The Supreme Court of Illinois has determined that an arbitration agreement that designated an arbitral forum which no longer accepts consumer arbitrations is not valid. Carr v. Gateway, Inc., No. 109485 (Ill., decided February 3, 2011). The issue arose in a case involving allegations that a computer manufacturer misrepresented the speed of its product’s processor. The company sought to dismiss the suit and compel arbitration according to the terms of the sales contract, but a trial court and intermediate appellate court ruled that no valid arbitration agreement bound the parties. The state supreme court accepted the case to decide whether the Federal Arbitration Act applies to permit the trial court to appoint a substitute arbitrator.
The trial court refused to compel arbitration because it found that the agreement with the arbitration clause was not part of the sales contract, and if it were, the clause could not be enforced because it was unconscionable. The intermediate appellate court refused to overturn the lower court’s ruling because, while the case was pending, the designated arbitral forum stopped accepting consumer arbitrations. According to the intermediate appellate court, assuming there was a valid arbitral agreement, the designation was an integral part of the arbitration clause and the federal law could not be used to reform the arbitration provision.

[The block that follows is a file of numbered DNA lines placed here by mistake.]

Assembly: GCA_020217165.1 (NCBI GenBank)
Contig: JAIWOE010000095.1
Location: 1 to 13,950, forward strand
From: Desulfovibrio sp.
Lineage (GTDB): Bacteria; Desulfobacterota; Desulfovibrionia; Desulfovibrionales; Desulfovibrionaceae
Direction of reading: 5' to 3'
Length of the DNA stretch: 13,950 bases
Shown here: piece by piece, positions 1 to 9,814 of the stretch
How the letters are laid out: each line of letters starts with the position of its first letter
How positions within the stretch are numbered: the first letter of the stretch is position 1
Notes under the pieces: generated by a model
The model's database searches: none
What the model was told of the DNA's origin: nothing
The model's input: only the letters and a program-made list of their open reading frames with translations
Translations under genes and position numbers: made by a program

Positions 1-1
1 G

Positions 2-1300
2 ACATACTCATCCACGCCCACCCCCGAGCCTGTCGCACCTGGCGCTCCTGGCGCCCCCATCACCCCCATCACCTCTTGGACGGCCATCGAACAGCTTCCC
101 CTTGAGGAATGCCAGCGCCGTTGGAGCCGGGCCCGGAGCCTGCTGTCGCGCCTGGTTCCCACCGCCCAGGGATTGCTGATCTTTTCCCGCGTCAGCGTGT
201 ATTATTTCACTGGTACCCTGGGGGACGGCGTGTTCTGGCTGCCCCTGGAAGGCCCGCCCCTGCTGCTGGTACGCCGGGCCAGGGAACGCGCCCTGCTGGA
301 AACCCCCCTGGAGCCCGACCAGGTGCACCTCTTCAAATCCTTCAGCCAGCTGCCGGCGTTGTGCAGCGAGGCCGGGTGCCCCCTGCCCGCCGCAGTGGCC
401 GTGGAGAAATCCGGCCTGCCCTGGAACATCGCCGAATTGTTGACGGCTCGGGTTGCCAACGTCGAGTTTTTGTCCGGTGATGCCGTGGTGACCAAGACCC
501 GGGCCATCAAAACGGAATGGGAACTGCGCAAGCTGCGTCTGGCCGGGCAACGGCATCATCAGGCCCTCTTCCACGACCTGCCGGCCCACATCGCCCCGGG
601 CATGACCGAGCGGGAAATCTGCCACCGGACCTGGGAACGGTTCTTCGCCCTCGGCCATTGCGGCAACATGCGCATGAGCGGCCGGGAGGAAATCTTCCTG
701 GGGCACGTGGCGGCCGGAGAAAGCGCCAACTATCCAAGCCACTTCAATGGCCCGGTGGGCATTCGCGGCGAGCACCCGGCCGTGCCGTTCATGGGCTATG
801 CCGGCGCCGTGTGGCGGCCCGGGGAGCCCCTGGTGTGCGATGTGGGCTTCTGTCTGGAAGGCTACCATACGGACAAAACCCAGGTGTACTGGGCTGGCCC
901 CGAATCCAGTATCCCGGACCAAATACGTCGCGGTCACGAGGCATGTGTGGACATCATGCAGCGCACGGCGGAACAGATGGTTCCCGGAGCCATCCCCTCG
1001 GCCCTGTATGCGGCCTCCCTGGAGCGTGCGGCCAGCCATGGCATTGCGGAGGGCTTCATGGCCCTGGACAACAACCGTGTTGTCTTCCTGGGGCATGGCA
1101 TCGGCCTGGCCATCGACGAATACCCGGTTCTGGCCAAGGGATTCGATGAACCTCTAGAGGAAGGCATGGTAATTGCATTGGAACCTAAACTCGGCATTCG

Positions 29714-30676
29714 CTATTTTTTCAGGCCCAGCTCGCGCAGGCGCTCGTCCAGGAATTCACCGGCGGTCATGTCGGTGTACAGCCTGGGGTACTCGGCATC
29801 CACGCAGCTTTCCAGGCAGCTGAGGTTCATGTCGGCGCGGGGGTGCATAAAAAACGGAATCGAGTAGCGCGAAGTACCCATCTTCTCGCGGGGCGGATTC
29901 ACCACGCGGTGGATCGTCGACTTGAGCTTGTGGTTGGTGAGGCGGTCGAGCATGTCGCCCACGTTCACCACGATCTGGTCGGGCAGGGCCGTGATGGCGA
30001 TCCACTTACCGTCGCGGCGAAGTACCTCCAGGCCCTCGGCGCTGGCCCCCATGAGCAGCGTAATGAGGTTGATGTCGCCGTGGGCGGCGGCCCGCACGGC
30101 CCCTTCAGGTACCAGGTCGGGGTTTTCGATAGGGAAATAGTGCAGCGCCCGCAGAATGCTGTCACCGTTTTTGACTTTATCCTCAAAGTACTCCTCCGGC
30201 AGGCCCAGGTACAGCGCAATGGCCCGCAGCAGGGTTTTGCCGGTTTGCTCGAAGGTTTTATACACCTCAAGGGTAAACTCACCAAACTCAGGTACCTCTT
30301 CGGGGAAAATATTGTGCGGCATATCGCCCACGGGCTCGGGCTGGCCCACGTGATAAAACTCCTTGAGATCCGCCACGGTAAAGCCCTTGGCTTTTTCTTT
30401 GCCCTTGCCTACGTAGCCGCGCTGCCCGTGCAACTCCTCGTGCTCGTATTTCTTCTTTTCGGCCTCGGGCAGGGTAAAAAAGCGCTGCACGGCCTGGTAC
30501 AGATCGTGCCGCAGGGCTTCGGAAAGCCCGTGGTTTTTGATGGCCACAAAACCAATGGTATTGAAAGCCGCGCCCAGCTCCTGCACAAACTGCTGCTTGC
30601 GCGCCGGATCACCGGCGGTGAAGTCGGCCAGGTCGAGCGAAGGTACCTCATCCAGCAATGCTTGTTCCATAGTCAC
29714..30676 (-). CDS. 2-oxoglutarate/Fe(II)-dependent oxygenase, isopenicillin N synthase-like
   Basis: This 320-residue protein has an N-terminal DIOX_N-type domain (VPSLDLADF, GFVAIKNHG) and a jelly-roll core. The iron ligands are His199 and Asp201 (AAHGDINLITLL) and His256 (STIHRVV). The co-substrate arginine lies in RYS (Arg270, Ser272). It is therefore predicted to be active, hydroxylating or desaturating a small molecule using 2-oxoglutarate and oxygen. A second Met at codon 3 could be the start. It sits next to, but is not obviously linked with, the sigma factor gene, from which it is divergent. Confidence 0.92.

The supreme court agreed. Noting that the arbitration agreement contains no provision for naming a substitute arbitral service or arbitrator, the court also observed that the courts have split over whether the federal arbitration law allows the trial court to name a replacement. Because the court found that the arbitration clause, which imposed penalties on a party filing a claim with an arbitral service other than the one designated, was “so central to the agreement to arbitrate,” that it was paramount, the unavailability of the designated arbitrator “brought the agreement to an end.” Thus, the court ruled that “section 5 of the Arbitration Act may not be utilized to select a substitute arbitrator.”